English 1006X - Introduction to Literature
Lecturer: Michael Lushington

As the title of this course suggests, it is an introduction to what literature is all about, particularly to us in the early days of the 21st century. We are going to explore and examine a good many pieces of writing over the next while, some of them quite famous, others perhaps rather more obscure but still, I believe, worthy of consideration. The one thing that they all have in common, or at least I think they do, is that they are capable of provoking personal, thoughtful, complex reactions in each of us. Considering these reactions and discovering increasingly sophisticated ways to describe them will be the primary goal of the course.

The foregoing should imply that much of the essential work of the course will take place in an open forum of discussion. You must be prepared to share your thoughts, to argue, and debate, and revise, and defend them on a weekly basis. Stated simply, you will get out of this course what you are prepared to put into it.

We will follow a simple format each week. You will have been assigned a piece of work to consider and to write about prior to each class. Or you may have been requested to do some creative writing on your own. In either instance, the first hour of each class will be given over to an opportunity for you to present your work and to initiate discussion on it and on the topic that had been assigned in general.

The second hour of each class will be where I get to talk - although I promise not to monopolize. I may have some ideas that need explanation, or some information to be disseminated.

In the third hour, you will be presented with a text for an in-class analysis. You may be working in small groups, or it may be individual work (it will vary from week to week, according to the particular text and my whim), but the final half of the hour will be an open forum on ideas and reactions to the text.

In between these segments, I will find the necessary time for the bits and pieces of "administrivia" that need attention.


1. There will be two examinations: each of them will be worth 25%. 50%

2. There will be, in all, 20 written assignments - ten each term 30%

3. There will be a class participation mark 20%

Please note the following:

1. Each examination will be held in a classroom setting and will be up to three hours in length. For each of them, you will be presented with a number of texts on which you will be requested to write and to react intelligently and critically. They will be "sight texts" - that is, you will not have seen them previously, but they will be consistent in style, complexity, and content with the material with which you have been reacting throughout the term.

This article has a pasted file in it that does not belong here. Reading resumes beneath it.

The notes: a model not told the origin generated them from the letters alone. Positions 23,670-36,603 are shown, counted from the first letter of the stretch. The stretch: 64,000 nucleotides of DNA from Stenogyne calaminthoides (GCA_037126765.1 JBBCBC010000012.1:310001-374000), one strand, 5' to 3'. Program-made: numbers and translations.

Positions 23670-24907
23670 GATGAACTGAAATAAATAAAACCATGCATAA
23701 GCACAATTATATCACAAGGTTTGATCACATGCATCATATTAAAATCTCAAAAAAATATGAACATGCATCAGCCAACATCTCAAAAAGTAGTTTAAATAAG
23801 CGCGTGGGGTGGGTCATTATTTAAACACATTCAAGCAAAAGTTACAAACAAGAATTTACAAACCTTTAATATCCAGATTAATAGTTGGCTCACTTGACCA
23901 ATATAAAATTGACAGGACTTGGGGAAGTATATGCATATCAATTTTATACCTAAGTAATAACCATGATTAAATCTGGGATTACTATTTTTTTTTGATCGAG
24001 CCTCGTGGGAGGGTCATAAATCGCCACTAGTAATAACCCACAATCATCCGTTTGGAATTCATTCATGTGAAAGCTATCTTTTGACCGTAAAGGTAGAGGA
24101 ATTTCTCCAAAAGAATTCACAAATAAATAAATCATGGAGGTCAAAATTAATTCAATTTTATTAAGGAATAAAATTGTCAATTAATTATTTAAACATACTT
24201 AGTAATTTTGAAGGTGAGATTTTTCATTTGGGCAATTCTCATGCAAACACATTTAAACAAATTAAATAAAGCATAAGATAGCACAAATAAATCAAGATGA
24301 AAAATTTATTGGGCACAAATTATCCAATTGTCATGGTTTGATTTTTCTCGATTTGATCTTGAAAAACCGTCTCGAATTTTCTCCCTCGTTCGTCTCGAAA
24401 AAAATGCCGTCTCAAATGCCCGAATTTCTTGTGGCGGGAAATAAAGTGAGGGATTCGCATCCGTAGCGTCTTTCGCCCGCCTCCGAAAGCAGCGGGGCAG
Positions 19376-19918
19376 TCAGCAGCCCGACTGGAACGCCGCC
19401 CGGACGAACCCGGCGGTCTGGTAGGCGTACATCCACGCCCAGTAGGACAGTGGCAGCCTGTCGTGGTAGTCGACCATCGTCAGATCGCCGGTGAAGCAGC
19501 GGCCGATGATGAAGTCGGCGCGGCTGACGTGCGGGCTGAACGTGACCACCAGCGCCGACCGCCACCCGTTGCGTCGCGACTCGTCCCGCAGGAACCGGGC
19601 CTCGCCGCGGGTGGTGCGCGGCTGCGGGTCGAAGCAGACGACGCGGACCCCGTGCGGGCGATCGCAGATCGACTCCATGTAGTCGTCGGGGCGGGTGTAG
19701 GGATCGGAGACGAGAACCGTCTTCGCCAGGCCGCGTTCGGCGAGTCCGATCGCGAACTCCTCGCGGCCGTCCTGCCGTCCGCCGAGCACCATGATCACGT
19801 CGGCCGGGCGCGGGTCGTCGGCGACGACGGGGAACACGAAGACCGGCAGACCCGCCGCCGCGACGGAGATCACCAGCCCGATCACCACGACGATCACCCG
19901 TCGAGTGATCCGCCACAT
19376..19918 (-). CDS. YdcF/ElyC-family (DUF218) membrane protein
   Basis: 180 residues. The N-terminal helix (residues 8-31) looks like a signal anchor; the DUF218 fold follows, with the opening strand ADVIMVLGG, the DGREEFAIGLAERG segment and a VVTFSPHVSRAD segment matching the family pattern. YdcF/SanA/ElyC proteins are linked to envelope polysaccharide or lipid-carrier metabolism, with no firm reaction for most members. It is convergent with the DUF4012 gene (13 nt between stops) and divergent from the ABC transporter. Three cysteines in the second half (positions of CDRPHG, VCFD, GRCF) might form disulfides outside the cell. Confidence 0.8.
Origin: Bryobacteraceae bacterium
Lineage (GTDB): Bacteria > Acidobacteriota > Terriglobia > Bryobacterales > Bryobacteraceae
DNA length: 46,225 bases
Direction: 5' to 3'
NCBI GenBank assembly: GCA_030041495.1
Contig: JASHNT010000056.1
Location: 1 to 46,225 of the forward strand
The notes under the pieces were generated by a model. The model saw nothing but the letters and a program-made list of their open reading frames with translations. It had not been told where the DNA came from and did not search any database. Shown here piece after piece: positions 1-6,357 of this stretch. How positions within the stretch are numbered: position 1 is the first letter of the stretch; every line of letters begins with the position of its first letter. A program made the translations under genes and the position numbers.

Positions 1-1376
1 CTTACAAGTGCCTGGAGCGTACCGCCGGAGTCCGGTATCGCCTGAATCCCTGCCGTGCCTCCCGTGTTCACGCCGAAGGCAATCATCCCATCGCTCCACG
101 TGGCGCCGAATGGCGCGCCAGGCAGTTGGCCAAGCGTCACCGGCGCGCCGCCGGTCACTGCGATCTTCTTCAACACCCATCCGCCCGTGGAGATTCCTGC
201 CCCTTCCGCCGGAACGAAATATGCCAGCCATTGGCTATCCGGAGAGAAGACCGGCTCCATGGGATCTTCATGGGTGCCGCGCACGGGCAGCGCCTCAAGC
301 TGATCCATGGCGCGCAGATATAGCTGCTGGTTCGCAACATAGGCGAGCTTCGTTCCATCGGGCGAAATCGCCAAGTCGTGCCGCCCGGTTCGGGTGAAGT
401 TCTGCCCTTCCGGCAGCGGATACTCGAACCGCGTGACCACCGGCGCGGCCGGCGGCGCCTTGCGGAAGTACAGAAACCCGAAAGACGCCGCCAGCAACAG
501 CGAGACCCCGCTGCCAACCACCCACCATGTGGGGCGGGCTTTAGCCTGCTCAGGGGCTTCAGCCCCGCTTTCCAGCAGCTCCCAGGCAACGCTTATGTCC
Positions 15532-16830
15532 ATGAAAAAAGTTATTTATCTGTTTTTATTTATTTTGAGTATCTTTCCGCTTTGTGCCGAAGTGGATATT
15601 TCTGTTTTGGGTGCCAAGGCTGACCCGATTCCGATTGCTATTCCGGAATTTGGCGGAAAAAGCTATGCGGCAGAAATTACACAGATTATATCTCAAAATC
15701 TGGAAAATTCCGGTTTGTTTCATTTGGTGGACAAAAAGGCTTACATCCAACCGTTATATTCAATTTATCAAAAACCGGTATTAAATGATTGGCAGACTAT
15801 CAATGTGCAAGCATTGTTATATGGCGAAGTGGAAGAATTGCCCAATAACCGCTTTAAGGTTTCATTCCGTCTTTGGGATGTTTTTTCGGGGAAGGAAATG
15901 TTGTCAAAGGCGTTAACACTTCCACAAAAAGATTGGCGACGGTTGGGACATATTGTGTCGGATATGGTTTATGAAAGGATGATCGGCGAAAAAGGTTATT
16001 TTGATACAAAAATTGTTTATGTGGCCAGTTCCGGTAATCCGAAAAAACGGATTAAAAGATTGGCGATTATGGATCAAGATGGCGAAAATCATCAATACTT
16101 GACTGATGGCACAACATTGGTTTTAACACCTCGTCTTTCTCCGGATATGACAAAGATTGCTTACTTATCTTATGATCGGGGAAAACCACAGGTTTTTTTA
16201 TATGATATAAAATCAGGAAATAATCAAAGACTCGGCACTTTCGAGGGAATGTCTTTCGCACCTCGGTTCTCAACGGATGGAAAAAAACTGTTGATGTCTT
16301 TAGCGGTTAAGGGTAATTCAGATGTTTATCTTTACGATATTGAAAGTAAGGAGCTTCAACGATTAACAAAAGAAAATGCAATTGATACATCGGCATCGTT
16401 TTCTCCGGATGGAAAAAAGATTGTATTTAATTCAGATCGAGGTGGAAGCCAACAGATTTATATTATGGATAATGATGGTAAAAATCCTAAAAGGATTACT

2. As I had mentioned above, you will have a short assignment each week (500 - 1000 words). I will require a minimum of five of them each term. They will be graded and returned to you each week. Should you decide to submit more than
five, I will count the best five for your term mark. Please note that each assignment must be handed in on time, or I will not consider it.

3. Class participation is an integral part of this course - and I will honour that integrity by assigning up to 20 marks for it.

4. To clarify the mark allocation, 50% of all marks will be earned in each term.


In a course such as this, attendance and class participation are very important. Still, circumstances do arise and I understand that. I will tolerate two absences each term with no questions asked; for any above those two, you must provide a substantial reason - preferably a documented one - or you will sustain a 25% reduction in your class participation mark for each unexcused absence (20% becomes 15% becomes 10% and so on).


At this point, I am offering you a schedule only in broad terms. I will provide further details as we go along.

Sept. 14 - Class 1 - Introduction to the course

Sept. 21 - Class 2

Sept. 28 - Class 3

Oct. 5 - Class 4

Oct. 12 - Class 5

Oct. 19 - Class 6

Oct. 26 - Class 7

Nov. 2 - Class 8

Nov. 9 - Class 9

Nov. 16 - Class 10

Nov. 23 - Class 11 - end of poetry section of course

Nov. 30 - Class 12 - introduction to prose/drama

December 14 - in class examination on poetry from first term (class 13)


Jan. 4 - Class 14

Jan. 11 - class 15

Jan. 18 - class 16

Jan. 25 - no class

Feb. 1 - class 17

Feb. 8 - class 18

Feb. 15 - class 19

Feb. 22 - class 20

March 1 - class 21

March 8 - study break - no class

March 15 - no class

March 22 - class 22

March 29 - class 23 - final class for course

Final examination to be scheduled for early April